J. Edgar Hoover

The highly anticipated new film J. Edgar opens this weekend. Starring Leonardo DiCaprio, Naomi Watts, Judi Dench and Armie Hammer, it explores the public and private life of J. Edgar Hoover — one of the most powerful, controversial and enigmatic figures of the 20th century. Hoover was considered the face of law enforcement in America for almost fifty years. From the time he became acting director of the Bureau of Investigation (predecessor to the Federal Bureau of Investigation) in 1924, to the end of his tenure there at his death in 1972, Hoover was both feared and admired, reviled and revered. Prior to this new film Hoover has been portrayed many times before in both film and on stage.

Grow Herbs

Grow herbs by Jekka McVicar — This guide to herbs has info on a lot more than just growing them. It also includes some history, basic information about what herbs are, designing an herb garden, propagation and harvesting techniques, a list of 100 top herbs for use in the kitchen,  recipes and instructions for use in cooking and throughout the home (for cleaning, remedies, relaxation, and more).

In Memoriam

Two notable figures from recent American history passed away this week. Andy Rooney, the curmudgeonly commentator on CBS’s 60 Minutes for more than 30 years, died November 4 at the age of 92. Rooney died one month after he had signed off from "60 Minutes" in October after a 33-year run. A statement from CBS News stated that he died of complications following minor surgery. Rooney began his journalism career as a correspondent for the Stars and Stripes newspaper and was awarded a Bronze Star for his work during the Normandy invasion. He joined CBS News in 1949 and joined "60 Minutes" in 1968, first as a producer, then as a commentator ten years later.

Boxer Joe Frazier died November 7 at the age of 67 after a brief battle with liver cancer. Known as Smokin' Joe Frazier, the former heavyweight champion was the first man to beat Muhammad Ali when he knocked him down in the 15th round at Madison Square Garden in March 1971. He was a top amateur for several years before becoming the only American fighter to win a gold medal in the 1964 Olympics in Tokyo.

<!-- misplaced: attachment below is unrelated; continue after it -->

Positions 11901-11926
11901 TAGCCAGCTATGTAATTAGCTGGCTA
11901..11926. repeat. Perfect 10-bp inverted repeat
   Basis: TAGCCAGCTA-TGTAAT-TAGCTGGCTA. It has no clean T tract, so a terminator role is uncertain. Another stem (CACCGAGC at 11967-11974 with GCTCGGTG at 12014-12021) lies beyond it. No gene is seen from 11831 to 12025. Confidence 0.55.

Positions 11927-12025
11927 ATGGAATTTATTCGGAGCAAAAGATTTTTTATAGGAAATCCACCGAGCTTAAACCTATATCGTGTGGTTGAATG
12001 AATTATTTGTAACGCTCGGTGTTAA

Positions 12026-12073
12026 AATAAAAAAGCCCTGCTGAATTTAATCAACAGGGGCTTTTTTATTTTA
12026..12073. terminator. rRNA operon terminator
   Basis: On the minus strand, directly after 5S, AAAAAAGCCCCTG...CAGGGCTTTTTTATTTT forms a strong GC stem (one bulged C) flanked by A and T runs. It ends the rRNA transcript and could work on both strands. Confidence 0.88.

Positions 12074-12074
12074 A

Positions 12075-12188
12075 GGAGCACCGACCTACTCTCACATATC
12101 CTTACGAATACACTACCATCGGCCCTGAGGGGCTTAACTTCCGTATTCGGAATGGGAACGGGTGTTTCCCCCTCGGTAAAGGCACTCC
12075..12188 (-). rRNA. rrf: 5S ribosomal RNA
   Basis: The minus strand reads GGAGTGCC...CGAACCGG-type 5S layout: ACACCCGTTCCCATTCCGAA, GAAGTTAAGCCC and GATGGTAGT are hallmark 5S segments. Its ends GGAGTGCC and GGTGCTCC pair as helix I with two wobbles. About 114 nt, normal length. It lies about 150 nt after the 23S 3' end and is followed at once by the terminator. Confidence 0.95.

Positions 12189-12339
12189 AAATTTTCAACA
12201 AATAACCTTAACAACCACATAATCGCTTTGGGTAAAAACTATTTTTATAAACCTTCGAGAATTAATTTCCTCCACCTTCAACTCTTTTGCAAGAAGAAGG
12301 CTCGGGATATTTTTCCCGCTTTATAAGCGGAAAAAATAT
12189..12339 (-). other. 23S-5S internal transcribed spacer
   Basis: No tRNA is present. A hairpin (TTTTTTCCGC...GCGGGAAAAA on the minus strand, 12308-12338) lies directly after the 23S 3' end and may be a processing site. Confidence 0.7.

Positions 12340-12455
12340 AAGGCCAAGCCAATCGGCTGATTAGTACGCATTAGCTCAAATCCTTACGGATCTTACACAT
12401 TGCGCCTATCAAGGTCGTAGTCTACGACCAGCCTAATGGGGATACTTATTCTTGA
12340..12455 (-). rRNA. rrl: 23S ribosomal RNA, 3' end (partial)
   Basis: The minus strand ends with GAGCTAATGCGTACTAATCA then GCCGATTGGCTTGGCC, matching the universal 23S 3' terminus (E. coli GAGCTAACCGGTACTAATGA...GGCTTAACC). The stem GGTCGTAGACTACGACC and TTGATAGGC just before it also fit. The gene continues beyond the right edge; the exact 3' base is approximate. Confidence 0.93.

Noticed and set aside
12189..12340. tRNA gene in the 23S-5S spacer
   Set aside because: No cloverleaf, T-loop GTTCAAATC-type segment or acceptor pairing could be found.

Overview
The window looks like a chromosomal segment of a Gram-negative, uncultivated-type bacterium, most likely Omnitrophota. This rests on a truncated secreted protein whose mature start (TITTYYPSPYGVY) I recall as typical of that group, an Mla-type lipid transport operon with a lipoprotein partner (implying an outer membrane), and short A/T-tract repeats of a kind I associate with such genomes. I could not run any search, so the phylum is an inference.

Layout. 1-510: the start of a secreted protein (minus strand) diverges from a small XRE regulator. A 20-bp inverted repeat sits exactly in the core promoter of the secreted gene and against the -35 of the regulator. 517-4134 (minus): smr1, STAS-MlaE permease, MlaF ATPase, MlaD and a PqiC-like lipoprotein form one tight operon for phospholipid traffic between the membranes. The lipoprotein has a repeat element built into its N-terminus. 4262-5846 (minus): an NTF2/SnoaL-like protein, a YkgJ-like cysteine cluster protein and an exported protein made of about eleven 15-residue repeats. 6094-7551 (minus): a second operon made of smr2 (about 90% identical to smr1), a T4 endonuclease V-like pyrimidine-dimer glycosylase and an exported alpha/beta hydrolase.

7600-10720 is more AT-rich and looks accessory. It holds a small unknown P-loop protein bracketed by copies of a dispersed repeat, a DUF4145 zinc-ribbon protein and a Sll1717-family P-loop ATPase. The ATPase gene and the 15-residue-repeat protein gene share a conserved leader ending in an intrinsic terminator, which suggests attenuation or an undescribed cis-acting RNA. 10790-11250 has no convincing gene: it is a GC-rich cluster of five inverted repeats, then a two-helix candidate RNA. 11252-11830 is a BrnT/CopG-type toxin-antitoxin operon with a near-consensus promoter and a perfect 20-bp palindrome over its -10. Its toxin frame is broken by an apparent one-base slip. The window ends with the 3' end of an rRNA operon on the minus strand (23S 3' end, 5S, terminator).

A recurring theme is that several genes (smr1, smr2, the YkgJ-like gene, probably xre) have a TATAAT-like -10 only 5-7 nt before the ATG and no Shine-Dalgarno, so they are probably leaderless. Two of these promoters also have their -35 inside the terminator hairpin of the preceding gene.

Books & Authors

Have you tried Canton Public Library's online resources to find information about books, authors, reviews and read-alikes 24/7? Our database Books & Authors is a reader’s advisory tool available to Canton Public Library users via the library's databases. Canton library cardholders can create a free account in Books & Authors to create and save reading lists, access reviews or write a review for books in the database and much more. You can browse by titles, authors and genres; plus the Who? What? When? and Where? search allows users to get really specific in terms of finding just the right read.

New Celebrity Biographies

If you're looking for some great new reads about your favorite actors, sports stars or musicians, then you're in luck. There have been a plethora of celebrity biographies and autobiographies published this fall on everyone from Shaquille O"Neal to Spencer Tracy. More great titles can be found below:

The Garner Files: A Memoir by Garner, James/ Winokur, Jon/ Andrews, Julie (INT)

Happy accidents by Jane Lynch

Harold: the boy who became Mark Twain by Hal Holbrook

60 Quick Baby Knits

60 quick baby knits : blankets, booties, sweaters & more in Cascade 220 Superwash — Handknit clothing and items make excellent baby gifts. This book is a compilation of dozens of patterns for making such items, in sizes from newborn to toddler. All of the patterns here will work well with the title yarn, or with any baby-friendly worsted/10ply yarn.

Canton Seniors Book Discussion: November 16, 2011

Canton Seniors Book Discussion group will meet one week earlier this month on Wednesday, November 16 from 2:00-3:00 PM in Group Study Room A. This month's reading selection is:

The Help by Kathryn Stockett — In pitch perfect voices, Katheryn Stockett creates three extraordinary women whose determination to start a movement of their own forever changes a town, and the way women — mothers, daughters, caregivers, and friends — view each other.

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